(How sugar affects hormone health)

Did you know that the average American consumes over 150 pounds of sugar per year? That's roughly the weight of an adult male kangaroo! This shocking statistic highlights the prevalence of refined sugar in our diets and the potential health consequences that come with excessive consumption. From insulin resistance to neurodegenerative diseases, the effects of refined sugar on our bodies are serious and far-reaching. Let's dig a little deeper into why this sweet culprit could be wreaking havoc on your hormonal balance.

Refined sugar, also known as processed sugar, is a type of sugar that has been stripped of its natural nutrients and f through an industrial process. This process not only makes the sugar more appealing to our taste buds, but it also affects our hormonal balance.

When we consume refined sugar, our blood sugar levels spike tremendously, triggering the release of insulin from the pancreas. Insulin is a hormone that helps to regulate blood sugar levels by allowing glucose to enter our cells to be used for energy. However, overconsumption of refined sugar over time can cause insulin resistance, which means that the body becomes less responsive to insulin. This, in turn, leads to higher levels of insulin in the bloodstream, which can have a range of negative effects on our hormones and body overall.

One of the primary ways in which refined sugar affects hormonal balance is by disrupting the delicate balance between the hormones insulin and glucagon. Glucagon is a hormone that is released by the pancreas when blood sugar levels are low. Its role is to stimulate the liver to convert stored glycogen into glucose, which is then released into the bloodstream. This helps to maintain a stable blood sugar level.

When we consume refined sugar, our blood sugar levels spike rapidly, leading to an overproduction of insulin. This, in turn, causes a sudden drop in blood sugar levels, triggering the release of glucagon. The problem is that this hormonal seesaw can become dysregulated over time due to chronic consumption of refined sugar, leading to insulin resistance. Insulin resistance impairs the body's ability to regulate blood sugar levels and can result in the overproduction of certain hormones, such as testosterone. This hormonal imbalance can lead to a variety of health problems, including weight gain, acne, mood swings, and even infertility.

In contrast, unrefined sugars, such as those found in fruits, are more slowly absorbed by the body, which means that they have a less dramatic impact on our blood sugar levels. These types of sugars also contain more natural nutrients and fibre, which can help to regulate hormonal balance and support overall health.

One of the most significant hormonal imbalances associated with refined sugar consumption is polycystic ovary syndrome (PCOS). Studies have shown that women with PCOS often consume a high amount of carbs and refined sugar, which leads to consistent spikes in blood sugar, insulin resistance and inflammation – all leading to hormonal imbalance.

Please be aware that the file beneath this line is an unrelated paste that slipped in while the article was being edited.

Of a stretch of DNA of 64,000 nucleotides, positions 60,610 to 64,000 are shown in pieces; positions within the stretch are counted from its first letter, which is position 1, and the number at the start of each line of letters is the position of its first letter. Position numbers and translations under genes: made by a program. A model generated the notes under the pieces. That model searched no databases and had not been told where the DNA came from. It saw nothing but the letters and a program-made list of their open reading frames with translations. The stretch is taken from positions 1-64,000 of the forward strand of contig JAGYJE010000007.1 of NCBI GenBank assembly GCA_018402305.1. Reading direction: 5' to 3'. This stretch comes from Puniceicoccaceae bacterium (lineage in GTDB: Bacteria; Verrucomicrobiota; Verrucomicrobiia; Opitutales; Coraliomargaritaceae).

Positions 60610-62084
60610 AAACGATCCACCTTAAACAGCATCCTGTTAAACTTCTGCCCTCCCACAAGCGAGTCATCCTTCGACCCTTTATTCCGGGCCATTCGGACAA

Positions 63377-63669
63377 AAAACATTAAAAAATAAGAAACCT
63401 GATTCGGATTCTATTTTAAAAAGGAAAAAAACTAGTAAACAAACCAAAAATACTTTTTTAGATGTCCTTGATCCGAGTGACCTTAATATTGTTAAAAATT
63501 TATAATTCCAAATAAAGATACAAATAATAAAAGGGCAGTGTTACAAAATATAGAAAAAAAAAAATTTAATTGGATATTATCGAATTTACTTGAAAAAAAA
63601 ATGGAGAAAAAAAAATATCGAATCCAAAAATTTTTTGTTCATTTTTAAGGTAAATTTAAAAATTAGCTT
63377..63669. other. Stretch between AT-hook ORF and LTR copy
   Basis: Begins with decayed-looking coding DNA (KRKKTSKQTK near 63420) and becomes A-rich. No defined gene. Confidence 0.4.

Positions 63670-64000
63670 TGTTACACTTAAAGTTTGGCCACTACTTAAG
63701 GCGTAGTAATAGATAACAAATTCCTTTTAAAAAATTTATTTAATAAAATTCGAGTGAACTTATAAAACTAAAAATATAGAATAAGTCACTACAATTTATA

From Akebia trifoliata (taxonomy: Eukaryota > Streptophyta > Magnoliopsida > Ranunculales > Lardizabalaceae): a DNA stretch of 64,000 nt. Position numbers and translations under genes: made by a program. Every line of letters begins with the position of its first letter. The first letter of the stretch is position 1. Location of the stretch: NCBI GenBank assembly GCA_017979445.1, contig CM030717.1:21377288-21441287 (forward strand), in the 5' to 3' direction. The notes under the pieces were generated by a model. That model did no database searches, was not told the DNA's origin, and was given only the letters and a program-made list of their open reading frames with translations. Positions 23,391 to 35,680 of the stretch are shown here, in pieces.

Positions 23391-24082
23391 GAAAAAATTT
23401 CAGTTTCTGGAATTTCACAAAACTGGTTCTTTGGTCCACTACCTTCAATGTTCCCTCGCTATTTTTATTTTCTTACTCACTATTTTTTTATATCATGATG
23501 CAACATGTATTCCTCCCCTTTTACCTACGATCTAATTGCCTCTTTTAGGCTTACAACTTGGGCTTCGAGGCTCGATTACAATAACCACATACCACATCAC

In addition to its physical effects, sugar consumption also has social and psychological aspects. Many people turn to sugar as a way to cope with stress, anxiety, or boredom. Over time, this can lead to sugar addiction, which is characterized by a compulsive craving for sugar that is difficult to control. Sugar addiction can have a range of negative effects on mental health, including depression, anxiety, and mood swings.

One way to reduce refined sugar consumption is to opt for whole foods that are naturally sweet, such as fruits, vegetables, and whole grains. Another option is to use natural sweeteners like honey, maple syrup, or stevia in moderation. It's also important to avoid ultra-processed foods which are often high in sugar content and harmful to the gut microbiome. By making these small changes, it's possible to significantly improve your overall health and restore hormonal balance.




  1. Asemi, Z., Esmaillzadeh, A., & Daryani, N. E. (2013). Metabolic Response to Sucrose Consumption in Healthy Women is Associated with the CYP19A1 Polymorphism. Nutrition Research and Practice, 7(5), 364–368.
  2. Barbieri, R. L., Ehrmann, D. A., (2003). Polycystic ovary syndrome: a multifaceted disease from adolescence to adult age. Annals of the New York Academy of Sciences, 997, 101–106.
  3. Gearhardt, A. N., Grilo, C. M., DiLeone, R. J., Brownell, K. D., & Potenza, M. N. (2011). Can Food be Addictive? Public Health and Policy Implications. Addiction, 106(7), 1208–1212.
  4. Gower, B. A., Nagy, T. R., Trowbridge, C. A., Dezenberg, C., & Shewchuk, R. (2003). The Synergistic Influence of Diet and Exercise on Serum Adiponectin and Tumor Necrosis Factor-α in Overweight Adolescents. The Journal of Clinical Endocrinology & Metabolism, 88(7), 2941–2948.
  5. Havel, P. J. (2005). Dietary Fructose: Implications for Dysregulation of Energy Homeostasis and Lipid/Carbohydrate Metabolism. Nutrition Reviews, 63(5), 133–157.
  6. Yilmaz, M., Bukan, N., Ayvaz, G., Karakoc, A., Cakir, N., Arslan, M., Erdem, F., & Saglam, K. (2009). The Effects of Rosiglitazone and Metformin on Inflammatory Markers and Insulin Resistance in Polycystic Ovary Syndrome. Journal of Endocrinological Investigation, 32(12), 1003–1008.




Previous post
(Reduced fertility in PCOS and how to address it)
Next post
(Smooth and natural menopause: why you should not be afraid of it and how to fight ageism)